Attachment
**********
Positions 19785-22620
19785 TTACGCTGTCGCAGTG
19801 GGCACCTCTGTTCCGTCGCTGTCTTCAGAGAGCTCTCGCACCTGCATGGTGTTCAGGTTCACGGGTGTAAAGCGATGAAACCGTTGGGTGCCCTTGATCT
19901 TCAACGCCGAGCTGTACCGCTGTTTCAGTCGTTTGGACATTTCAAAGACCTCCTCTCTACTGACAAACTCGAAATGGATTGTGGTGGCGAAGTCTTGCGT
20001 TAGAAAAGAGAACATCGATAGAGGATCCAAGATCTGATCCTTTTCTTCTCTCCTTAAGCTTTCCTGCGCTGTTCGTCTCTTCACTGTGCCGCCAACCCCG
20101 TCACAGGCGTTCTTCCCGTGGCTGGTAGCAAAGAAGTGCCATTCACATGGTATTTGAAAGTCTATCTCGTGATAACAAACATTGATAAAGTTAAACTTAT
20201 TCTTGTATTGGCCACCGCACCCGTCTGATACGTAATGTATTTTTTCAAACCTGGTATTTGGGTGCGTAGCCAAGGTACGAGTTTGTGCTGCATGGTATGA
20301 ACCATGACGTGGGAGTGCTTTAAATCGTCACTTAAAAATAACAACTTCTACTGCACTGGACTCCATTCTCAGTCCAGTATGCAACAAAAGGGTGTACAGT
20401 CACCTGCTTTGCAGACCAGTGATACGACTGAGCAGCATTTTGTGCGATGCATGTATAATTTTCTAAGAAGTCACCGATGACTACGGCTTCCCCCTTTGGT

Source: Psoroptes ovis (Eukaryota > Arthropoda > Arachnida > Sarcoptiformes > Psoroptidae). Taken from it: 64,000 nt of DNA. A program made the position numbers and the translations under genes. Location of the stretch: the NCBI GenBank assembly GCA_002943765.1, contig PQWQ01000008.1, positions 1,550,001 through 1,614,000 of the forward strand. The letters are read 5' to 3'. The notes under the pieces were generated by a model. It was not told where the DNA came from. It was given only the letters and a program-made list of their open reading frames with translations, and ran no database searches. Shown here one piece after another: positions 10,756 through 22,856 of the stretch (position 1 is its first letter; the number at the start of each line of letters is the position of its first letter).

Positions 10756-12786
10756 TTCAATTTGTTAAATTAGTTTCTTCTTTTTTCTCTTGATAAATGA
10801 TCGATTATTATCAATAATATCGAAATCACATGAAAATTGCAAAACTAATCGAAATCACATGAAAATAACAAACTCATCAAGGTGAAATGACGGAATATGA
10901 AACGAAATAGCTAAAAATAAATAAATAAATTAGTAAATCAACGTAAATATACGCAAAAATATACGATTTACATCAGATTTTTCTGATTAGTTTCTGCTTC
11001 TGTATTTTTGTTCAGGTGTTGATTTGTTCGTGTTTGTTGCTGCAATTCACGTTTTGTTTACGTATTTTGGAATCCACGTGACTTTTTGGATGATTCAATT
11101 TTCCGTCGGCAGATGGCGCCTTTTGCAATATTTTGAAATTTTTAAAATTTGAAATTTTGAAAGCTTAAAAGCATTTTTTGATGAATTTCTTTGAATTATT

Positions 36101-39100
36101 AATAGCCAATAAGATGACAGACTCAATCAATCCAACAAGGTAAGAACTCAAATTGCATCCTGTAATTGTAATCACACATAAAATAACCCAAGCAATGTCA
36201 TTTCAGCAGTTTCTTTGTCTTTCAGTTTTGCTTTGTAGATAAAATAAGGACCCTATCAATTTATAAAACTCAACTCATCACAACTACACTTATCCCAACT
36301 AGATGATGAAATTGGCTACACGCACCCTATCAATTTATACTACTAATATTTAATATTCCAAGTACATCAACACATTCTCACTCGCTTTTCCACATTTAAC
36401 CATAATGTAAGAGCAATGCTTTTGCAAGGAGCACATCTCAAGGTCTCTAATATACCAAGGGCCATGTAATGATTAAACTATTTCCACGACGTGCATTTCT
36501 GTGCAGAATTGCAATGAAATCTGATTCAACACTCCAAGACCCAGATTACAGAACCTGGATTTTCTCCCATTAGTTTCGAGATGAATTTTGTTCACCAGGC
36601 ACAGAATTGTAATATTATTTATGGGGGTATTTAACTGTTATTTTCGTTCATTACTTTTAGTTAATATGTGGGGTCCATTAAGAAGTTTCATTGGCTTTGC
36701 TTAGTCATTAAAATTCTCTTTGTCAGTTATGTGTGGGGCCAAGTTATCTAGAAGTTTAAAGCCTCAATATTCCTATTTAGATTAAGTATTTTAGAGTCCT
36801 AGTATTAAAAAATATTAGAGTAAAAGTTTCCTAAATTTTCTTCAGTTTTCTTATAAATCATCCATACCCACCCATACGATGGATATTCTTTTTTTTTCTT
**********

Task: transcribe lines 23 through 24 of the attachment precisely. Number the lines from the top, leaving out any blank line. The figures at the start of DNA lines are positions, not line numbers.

36601 ACAGAATTGTAATATTATTTATGGGGGTATTTAACTGTTATTTTCGTTCATTACTTTTAGTTAATATGTGGGGTCCATTAAGAAGTTTCATTGGCTTTGC
36701 TTAGTCATTAAAATTCTCTTTGTCAGTTATGTGTGGGGCCAAGTTATCTAGAAGTTTAAAGCCTCAATATTCCTATTTAGATTAAGTATTTTAGAGTCCT